Patrician boys, once they began to 'mature', never met with girls of their own class, and so romantic relationships were never able to find physical expression, and sex with prostitutes and female house-slaves was firmly discouraged.
Patrician Boy Penetrating his Concubinus
As a result, patrician boys would usualy develop a strong bond with their (male) 'concubinus', and this often lasted even after marriage, (which was almost always 'arranged'), which usually occurred when the boy - (by then a man) was in his late twenties.
This, of course, explains why so many Roman patrician males were sexually attracted, throughout life,  to boys.
Having passed into 'manhood', young males were then free, to some extent, of their fathers and guardians, and able to either further their education, be inducted into their family business, or if they were of the patrician class they could take the very first steps towards a political career.
It should be pointed out here that Roman girls - (as compared to Roman boys) - were often married by the age of twelve years - although usually the marriage was not consummated until some years later.
Twenty five to thirty was a common age for an upper class Roman male to marry (by that time he would have established a career and reputation).

Archetypal Roman
Archetypal Roman
ROMAN SLAVE-BOYS  - So far, all the discussion has been about freeborn Roman boys - however, an archetypal phrase that easily springs to mind is 'Roman Slave-boy'.
In reality, perhaps surprisingly, there were very few Roman slave-boys - and by 'Roman' we generally mean either those boys originating from Rome itself, or at least in what was known (in the time of our story) as 'Italia' (Italy).
Most slaves in the Empire were exactly 'that' - slaves from the 'Empire' - from Greece, Hispania, Gaul, Africa, 'the East' - but not from Italia, or from Rome.
There were some (but not many) 'Roman' slave-boys, but they were mainly boys who, when the 'paterfamilias' had become hopelessly insolvent and indebted had sold his sons into slavery - (the 'paterfamilias' was legally entitled to do this).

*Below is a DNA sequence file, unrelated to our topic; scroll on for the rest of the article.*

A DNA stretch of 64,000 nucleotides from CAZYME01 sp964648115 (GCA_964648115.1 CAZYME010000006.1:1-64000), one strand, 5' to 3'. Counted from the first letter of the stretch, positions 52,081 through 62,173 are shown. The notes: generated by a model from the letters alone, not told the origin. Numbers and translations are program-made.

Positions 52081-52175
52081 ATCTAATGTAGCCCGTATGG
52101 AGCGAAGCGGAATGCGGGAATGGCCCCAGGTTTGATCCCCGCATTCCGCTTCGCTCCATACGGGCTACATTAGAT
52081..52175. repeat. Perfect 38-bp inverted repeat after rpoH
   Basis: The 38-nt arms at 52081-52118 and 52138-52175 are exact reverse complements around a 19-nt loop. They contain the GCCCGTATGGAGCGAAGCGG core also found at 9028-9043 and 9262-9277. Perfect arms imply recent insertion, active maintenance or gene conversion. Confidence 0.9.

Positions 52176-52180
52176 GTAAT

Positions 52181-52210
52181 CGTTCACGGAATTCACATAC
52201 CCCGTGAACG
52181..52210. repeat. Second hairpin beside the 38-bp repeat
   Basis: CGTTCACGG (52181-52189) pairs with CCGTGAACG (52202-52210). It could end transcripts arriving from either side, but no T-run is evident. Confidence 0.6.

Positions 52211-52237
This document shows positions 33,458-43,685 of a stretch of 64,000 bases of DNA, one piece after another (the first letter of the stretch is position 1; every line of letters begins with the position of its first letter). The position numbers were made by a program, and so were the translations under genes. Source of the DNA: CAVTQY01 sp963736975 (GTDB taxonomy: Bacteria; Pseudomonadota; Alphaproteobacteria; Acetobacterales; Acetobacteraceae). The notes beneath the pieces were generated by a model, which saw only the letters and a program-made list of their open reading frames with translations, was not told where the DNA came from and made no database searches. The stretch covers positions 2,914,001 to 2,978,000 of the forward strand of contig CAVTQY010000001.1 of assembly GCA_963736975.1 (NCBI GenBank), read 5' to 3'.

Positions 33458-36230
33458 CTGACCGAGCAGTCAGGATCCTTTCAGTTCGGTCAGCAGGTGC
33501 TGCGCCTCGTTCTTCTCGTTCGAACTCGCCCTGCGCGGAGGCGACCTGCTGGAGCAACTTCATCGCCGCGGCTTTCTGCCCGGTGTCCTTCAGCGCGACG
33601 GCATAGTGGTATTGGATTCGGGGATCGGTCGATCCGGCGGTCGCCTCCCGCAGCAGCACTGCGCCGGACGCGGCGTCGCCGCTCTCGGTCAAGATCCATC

The advantage, of course that Roman slave-boys would have over boys from various parts of the Empire would be that such boys would probably have some education, and could speak, and often read and write Latin.
Roman Boy Sold as a Slave
Marcus as a Slave
In the 'Story of Gracchus' we have the example of a freeborn Roman boy, (Marcus), who is captured by pirates and sold as a slave.
This is a time honoured way (often appearing in ancient fictional 'proto novels') for a freeborn Roman boy to become a slave - and such a fate, in reality, almost befell the young Julius Caesar.
For freeborn Roman boys, kidnapping by pirates or brigands, or what we would now describe as 'people traffickers' was the ultimate 'stranger danger', and it was for this reason the freeborn Roman boys were almost always accompanied by a 'paedagogus' (or some other male household slave) when out of the family home (domus).
It should be noted that, in the 'Story of Gracchus', almost all the slave-boys encountered, are of Greek, Hispanic or Celtic origin, and only Marcus is Italic.

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CONCLUSIONS - Boy's marginality in Roman society is highlighted by a lack of legal rights, infanticide, neglect, and emotional, physical, and sexual abuse, however, the complicated portrayal of boys in Latin literature, including drama, poetry, medical writings, biography, proto-novels, and histories, shows the sincere affection, and often the intense pride that many parents may have felt for their sons.
Many funeral monuments attest to the depth of fondness of parents for their deceased children.
Likewise the material evidence of toys, games, and pets shows that serious attention was paid to playfulness in the development of human personality and individual talent.